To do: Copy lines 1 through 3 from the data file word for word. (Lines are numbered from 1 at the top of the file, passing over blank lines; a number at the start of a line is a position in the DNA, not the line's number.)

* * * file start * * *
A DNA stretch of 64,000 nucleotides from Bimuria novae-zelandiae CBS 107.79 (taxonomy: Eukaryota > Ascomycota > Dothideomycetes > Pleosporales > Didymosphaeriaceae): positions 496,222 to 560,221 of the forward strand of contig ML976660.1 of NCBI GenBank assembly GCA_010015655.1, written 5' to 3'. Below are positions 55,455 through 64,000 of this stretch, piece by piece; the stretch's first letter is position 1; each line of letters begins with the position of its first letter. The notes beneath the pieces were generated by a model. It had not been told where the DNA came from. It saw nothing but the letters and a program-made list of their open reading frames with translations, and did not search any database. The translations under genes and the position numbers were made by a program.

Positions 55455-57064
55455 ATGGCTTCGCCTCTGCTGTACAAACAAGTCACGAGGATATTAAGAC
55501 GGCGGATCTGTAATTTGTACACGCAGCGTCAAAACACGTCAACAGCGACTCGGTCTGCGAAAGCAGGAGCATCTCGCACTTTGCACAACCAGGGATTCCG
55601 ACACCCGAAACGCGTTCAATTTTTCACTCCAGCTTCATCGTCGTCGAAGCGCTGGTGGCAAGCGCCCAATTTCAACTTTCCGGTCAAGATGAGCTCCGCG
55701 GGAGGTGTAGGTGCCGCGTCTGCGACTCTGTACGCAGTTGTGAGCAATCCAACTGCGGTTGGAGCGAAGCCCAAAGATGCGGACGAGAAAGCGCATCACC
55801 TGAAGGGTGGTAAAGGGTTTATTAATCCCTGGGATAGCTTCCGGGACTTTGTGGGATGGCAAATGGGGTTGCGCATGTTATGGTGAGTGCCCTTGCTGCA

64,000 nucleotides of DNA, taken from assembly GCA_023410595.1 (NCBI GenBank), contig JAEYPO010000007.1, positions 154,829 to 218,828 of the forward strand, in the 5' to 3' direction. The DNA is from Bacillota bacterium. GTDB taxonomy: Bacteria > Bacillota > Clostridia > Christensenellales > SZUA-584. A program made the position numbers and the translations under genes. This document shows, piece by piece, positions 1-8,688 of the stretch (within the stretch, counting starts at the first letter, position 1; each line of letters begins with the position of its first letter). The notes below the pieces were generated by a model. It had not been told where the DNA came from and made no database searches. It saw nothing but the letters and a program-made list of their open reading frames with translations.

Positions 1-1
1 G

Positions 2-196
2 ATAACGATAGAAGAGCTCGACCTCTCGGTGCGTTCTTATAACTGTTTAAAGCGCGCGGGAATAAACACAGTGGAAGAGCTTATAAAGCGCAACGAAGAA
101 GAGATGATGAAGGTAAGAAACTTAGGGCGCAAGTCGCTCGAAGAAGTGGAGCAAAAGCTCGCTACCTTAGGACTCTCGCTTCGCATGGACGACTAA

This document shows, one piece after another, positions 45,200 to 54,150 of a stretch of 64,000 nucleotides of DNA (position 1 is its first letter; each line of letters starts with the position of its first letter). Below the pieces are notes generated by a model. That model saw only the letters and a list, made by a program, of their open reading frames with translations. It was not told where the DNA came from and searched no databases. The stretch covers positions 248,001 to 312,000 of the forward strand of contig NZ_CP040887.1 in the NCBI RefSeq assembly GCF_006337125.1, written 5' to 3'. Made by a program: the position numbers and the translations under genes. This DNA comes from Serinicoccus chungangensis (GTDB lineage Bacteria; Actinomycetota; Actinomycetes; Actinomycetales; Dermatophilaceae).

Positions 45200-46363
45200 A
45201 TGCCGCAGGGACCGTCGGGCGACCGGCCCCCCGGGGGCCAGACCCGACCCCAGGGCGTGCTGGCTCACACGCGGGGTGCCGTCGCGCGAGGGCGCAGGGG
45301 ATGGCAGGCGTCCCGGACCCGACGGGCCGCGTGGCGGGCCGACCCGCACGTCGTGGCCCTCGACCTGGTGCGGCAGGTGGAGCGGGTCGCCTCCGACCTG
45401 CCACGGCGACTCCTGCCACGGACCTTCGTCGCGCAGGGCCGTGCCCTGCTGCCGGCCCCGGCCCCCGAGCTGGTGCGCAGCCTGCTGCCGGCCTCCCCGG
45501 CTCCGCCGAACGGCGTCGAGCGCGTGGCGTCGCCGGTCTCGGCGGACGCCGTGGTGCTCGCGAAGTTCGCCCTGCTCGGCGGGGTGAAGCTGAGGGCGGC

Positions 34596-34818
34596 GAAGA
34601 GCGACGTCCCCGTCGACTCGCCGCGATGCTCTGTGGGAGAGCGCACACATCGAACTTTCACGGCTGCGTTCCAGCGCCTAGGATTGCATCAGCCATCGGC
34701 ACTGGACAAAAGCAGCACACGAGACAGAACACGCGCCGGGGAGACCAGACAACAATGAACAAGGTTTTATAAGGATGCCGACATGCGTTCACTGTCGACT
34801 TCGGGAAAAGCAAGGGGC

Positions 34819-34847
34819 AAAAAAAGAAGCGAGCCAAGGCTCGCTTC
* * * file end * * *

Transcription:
A DNA stretch of 64,000 nucleotides from Bimuria novae-zelandiae CBS 107.79 (taxonomy: Eukaryota > Ascomycota > Dothideomycetes > Pleosporales > Didymosphaeriaceae): positions 496,222 to 560,221 of the forward strand of contig ML976660.1 of NCBI GenBank assembly GCA_010015655.1, written 5' to 3'. Below are positions 55,455 through 64,000 of this stretch, piece by piece; the stretch's first letter is position 1; each line of letters begins with the position of its first letter. The notes beneath the pieces were generated by a model. It had not been told where the DNA came from. It saw nothing but the letters and a program-made list of their open reading frames with translations, and did not search any database. The translations under genes and the position numbers were made by a program.

Positions 55455-57064
55455 ATGGCTTCGCCTCTGCTGTACAAACAAGTCACGAGGATATTAAGAC